The antidote to disillusionment and cynicism. Moral confusion is the inevitable result of contradictory thinking. The key to emotional stability is ethical consistency

In traditional education, lying is universally abhorred. Children are taught that one should tell the truth under any circumstances. Such paradigm is usually reinforced with morality tales of liars who suffer terrible punishments. However, when children grow up and become adolescents, they realize that some details do not match in the story they've been told.

The antidote to disillusionment and cynicism


The extreme emotionality of teenagers is linked to their moral awakening. At thirteen, they complain that people don't follow the principles they preach. At fourteen, they point out inconsistencies between ideals and facts. At fifteen, they long to see alignment between purpose and means, but where should they find it?

In this context of straight virtues and twisted reality, becoming an adult frequently leads to disillusionment, cynicism, or sectarian self-delusion. As a result, truth is reduced to the realm of talk, actions become unpredictable, and promises unreliable. What an ethical mess, what an intellectual nightmare.

Moral confusion is the inevitable result of contradictory thinking


The moral confusion of our age is the natural consequence of contradictory premises in our thinking. You cannot expect people to tell the truth while you overwhelm them with equivocations and misrepresentations. There is no excuse for eluding the issue. There is no answer to this dilemma except for that provided by logic and evidence:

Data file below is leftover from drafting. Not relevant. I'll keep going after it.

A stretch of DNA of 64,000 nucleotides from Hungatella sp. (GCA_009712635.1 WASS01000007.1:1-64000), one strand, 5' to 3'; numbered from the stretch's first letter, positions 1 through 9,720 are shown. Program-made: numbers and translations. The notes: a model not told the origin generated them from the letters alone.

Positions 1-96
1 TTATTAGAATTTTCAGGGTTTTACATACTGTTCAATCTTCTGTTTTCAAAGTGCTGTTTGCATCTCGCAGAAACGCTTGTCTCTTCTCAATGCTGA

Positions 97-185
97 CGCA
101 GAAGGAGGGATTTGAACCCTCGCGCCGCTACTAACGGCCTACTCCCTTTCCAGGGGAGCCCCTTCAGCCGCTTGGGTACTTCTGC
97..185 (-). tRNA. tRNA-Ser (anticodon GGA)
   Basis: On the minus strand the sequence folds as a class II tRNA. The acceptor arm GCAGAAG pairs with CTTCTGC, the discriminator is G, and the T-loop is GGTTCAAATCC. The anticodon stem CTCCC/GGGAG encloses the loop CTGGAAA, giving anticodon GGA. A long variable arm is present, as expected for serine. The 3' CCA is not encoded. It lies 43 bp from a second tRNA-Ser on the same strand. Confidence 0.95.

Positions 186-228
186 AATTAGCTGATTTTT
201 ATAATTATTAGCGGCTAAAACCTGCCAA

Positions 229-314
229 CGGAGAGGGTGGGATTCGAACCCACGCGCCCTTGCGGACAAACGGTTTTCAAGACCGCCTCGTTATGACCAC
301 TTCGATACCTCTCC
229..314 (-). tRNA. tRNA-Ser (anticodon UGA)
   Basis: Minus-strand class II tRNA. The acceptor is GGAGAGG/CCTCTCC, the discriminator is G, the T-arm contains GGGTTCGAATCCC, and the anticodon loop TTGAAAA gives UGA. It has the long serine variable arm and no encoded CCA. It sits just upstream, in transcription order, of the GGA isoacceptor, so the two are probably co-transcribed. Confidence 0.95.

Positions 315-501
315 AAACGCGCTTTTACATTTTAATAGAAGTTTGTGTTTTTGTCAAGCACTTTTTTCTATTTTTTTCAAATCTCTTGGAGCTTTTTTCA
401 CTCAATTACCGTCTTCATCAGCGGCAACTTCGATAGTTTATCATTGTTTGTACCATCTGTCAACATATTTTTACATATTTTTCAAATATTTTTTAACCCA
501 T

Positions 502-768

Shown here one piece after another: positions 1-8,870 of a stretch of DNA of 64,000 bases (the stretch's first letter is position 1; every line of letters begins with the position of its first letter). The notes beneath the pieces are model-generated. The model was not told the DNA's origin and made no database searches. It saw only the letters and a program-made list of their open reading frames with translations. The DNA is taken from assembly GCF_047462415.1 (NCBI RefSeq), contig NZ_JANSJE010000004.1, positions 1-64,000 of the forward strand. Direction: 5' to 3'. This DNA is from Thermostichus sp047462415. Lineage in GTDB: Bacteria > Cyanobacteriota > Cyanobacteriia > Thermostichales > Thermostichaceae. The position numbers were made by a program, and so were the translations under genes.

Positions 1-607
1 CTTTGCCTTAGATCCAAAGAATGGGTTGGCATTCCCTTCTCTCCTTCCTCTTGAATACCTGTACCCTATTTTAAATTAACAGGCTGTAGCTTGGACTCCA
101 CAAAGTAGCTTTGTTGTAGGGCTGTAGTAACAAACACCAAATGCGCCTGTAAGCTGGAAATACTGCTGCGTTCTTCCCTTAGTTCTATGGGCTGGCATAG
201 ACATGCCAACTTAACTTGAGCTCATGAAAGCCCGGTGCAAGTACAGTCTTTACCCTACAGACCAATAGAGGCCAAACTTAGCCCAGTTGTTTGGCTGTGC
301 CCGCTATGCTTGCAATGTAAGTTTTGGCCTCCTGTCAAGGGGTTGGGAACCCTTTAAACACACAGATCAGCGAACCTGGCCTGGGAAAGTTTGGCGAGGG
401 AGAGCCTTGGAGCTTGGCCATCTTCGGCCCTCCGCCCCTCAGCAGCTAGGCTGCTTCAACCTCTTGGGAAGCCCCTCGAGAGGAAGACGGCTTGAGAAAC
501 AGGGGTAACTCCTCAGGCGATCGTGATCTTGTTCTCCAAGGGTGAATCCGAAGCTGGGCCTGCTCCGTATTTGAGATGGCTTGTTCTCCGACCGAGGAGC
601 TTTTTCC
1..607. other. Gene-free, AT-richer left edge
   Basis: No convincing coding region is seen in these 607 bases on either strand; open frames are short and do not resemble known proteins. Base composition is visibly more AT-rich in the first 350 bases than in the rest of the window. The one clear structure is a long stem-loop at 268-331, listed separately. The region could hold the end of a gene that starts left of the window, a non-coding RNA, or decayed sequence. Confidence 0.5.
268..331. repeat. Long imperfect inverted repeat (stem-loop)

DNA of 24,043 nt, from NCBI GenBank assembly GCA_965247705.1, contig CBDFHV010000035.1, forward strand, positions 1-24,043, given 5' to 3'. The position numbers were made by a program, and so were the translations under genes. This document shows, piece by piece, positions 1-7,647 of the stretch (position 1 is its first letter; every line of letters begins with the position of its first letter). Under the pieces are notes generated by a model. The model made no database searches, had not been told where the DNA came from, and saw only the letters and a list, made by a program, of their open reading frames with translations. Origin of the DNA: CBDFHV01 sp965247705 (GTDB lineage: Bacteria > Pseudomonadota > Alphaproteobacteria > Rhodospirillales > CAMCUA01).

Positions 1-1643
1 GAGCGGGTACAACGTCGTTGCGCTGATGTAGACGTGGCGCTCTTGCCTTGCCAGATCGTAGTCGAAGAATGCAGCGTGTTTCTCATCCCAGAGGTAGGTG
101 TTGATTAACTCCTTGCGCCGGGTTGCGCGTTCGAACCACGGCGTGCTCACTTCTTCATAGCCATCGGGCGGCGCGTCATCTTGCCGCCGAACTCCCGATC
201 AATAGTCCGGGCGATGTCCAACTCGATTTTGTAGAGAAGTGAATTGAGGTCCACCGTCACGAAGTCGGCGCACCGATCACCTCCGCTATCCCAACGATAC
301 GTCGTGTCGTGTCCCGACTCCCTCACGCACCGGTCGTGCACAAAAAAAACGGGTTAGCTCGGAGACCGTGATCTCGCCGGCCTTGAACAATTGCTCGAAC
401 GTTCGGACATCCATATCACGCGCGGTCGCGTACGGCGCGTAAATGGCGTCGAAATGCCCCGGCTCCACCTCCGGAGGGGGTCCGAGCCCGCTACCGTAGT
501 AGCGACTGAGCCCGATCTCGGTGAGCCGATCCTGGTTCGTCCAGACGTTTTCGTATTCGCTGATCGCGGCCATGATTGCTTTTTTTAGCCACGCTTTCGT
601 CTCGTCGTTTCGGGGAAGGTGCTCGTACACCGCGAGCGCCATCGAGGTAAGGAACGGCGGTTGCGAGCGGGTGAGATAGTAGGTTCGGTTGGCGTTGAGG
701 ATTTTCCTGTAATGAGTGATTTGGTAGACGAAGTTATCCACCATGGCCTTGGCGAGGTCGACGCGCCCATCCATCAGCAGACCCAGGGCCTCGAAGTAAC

1. The ethical requirement to tell the truth under any circumstances does not hold water and there is no evidence that it has ever worked. Such requirement lacks solid grounds, since it fails to acknowledge the difference between good and evil.

2. When dealing directly with nature, it is in our own interest to remain faithful to acquired data and confirmed observations. Machines and chemical processes operate according to the laws of identity and causality. In those cases, if you lie, you will simply get different results or none at all.

3. When dealing with other men, truth is morally due to those who are themselves authentic and reliable. The proportion of genuine and benevolent individuals in your life might include, depending on the context, a few or most people. Indisputably, you should be loyal and faithful to those who are honest.

What about the rest of your social contacts? How should one face individuals who are evil or misinformed, in numbers large or small? For those cases, we need to define clear guidelines for ourselves and our children. For instance, when we have a duty to provide accurate information, what we should do in case of doubt, and so on.


The key to emotional stability is ethical consistency

No morality should demand individuals to tell the truth to those who are trying to do them harm. Equally, no ethical system should require people to disclose private details to random strangers. Contradictory ideals lead to random decisions. The key to emotional stability is ethical consistency.